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"To create an equitable classroom, where teachers see black and brown children as geniuses, takes work." @BabaChris owl.li/wpqW303zZ2h
There is much to learn from the ways @AAMAOUSD helps young African American males unlock their innate greatness. owl.li/YAdZ303zYx2
Chris Chatmon shares how @AAMAOUSD intentionally helps students "historically we have not done enough for." #edchat owl.li/o4pV303zXKl
In Oakland, @AAMAOUSD empowers young African American Kings to reach for greatness. @OUSDNews @BabaChris #AAMA owl.li/OwIm303zW0t
Enough is Enough
Last week, when a grand jury in Ferguson, MO decided not to indict Officer Darren Wilson in the death of 18-year-old Michael Brown, I struggled to find words. Many of my colleagues here at TNTP felt the same way. We felt sadness, frustration, confusion and anger. Those of us who have grown up in neighborhoods like East Los Angeles (my own hometown), Harlem or East Saint Louis are all too familiar with the mistrust and outrage these incidents foster. Still, we wrestled with what we could or should contribute to the larger conversation.
This week, it all happened again. We learned that another grand jury, this time in Staten Island, NY, has decided not to indict another police officer, Daniel Pantaleo, in the death of yet another unarmed African-American man, Eric Garner, who died while restrained in a choke hold in July.
We cannot stand by and say nothing. I’ll start by saying enough is enough.
We come to our work at TNTP with the belief that schools can and must be a powerful lever of change in this country. We know how much of a difference schools can make in the lives of children, especially children living in poverty. I know it because I’ve lived it personally, growing up as the child of immigrants in California. That’s why we do what we do.
But as we’ve been reminded all too frequently these days, improving schools alone is not enough. Those of us working for better schools aren’t doing so as an end in itself. We are not naïve enough to think that a better education alone for kids of color is going to bring equity and justice. My friend Bryonn Bain, a fellow Columbia graduate, has written about the different rules men of color live by every day. Like Bain, we know that an education does not guarantee you will be afforded equal rights. That is why we see our work as part of a larger effort to promote opportunity, equality, justice and democracy. As long as these injustices continue, and wherever communities are torn apart by mistrust and lives are lost, then this larger effort is failing too. We all have so much more work to do.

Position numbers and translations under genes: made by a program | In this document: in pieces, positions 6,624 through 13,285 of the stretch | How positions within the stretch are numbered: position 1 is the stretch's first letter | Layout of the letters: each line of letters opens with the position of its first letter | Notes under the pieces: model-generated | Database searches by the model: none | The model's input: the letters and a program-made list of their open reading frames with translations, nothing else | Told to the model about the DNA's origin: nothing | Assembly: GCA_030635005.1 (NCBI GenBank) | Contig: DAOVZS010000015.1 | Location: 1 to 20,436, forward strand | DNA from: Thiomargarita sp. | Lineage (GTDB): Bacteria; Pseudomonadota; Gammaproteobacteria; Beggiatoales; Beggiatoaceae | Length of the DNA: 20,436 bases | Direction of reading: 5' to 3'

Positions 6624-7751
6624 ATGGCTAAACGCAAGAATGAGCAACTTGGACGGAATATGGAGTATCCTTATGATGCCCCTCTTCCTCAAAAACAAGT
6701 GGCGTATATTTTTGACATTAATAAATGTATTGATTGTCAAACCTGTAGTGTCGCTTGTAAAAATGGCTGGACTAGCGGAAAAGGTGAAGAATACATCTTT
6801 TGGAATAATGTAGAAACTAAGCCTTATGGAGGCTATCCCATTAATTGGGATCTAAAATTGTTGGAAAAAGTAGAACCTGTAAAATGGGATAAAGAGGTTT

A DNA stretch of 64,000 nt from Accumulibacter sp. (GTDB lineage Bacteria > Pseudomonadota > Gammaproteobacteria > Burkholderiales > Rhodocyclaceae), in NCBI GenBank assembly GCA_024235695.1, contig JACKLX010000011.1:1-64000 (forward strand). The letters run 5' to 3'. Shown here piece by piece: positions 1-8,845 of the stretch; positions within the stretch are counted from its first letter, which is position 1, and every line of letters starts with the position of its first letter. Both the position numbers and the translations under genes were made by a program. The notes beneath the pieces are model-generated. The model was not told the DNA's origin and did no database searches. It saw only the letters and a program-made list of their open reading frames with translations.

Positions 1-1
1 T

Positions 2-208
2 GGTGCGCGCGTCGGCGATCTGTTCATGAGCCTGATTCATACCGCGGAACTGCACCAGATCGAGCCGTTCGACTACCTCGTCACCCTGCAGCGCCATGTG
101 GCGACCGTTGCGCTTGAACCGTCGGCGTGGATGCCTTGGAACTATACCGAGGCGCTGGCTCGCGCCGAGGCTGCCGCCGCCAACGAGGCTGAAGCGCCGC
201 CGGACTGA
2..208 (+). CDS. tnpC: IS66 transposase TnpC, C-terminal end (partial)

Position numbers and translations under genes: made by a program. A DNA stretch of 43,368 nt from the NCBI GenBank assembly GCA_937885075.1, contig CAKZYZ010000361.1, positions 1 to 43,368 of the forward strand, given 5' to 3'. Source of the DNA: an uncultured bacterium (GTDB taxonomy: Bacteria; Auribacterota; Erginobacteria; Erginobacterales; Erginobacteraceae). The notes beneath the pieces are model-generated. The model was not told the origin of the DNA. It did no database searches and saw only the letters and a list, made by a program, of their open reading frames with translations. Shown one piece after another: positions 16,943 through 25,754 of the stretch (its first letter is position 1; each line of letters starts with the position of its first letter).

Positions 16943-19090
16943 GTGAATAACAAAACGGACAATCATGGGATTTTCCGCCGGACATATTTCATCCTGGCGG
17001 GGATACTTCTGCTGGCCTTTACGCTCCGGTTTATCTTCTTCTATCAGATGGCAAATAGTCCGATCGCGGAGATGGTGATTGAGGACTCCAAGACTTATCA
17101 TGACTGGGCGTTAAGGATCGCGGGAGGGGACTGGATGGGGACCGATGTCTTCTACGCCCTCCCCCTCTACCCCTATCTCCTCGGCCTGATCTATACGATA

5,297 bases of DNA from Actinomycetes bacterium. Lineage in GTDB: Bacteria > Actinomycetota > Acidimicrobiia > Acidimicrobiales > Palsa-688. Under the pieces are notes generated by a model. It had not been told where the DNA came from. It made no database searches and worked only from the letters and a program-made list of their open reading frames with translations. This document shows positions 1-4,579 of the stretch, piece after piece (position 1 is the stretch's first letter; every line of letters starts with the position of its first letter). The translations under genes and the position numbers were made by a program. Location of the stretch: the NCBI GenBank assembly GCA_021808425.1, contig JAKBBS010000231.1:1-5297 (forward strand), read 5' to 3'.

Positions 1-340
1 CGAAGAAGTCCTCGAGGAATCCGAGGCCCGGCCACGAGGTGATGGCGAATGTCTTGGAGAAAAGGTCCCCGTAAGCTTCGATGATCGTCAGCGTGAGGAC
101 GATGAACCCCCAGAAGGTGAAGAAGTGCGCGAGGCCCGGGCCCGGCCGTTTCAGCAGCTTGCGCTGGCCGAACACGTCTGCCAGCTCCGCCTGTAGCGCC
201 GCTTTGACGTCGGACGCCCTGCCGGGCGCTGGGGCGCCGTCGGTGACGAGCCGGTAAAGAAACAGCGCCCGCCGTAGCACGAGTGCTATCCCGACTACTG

And so we can’t stay silent when we see other institutions in this country sending the message that some lives matter less than others. The right response to institutional indifference of any kind—in our education system, our justice system, or in any other institution that is supposed to serve and protect us as citizens—is outrage. Outrage, and a call to action: We need the Justice Department to investigate and right these miscarriages of justice. We need to change how our law enforcement officers are trained and the cultures they work in. We need to examine the legal standards for the use of force. And we need to continue the national dialogue that’s been sparked by these events, about the very real consequences of racism and inequality in the lives of so many Americans. These may not be “education issues” per se, but for all of us who work to build a more just, more equal nation, they are our issues.
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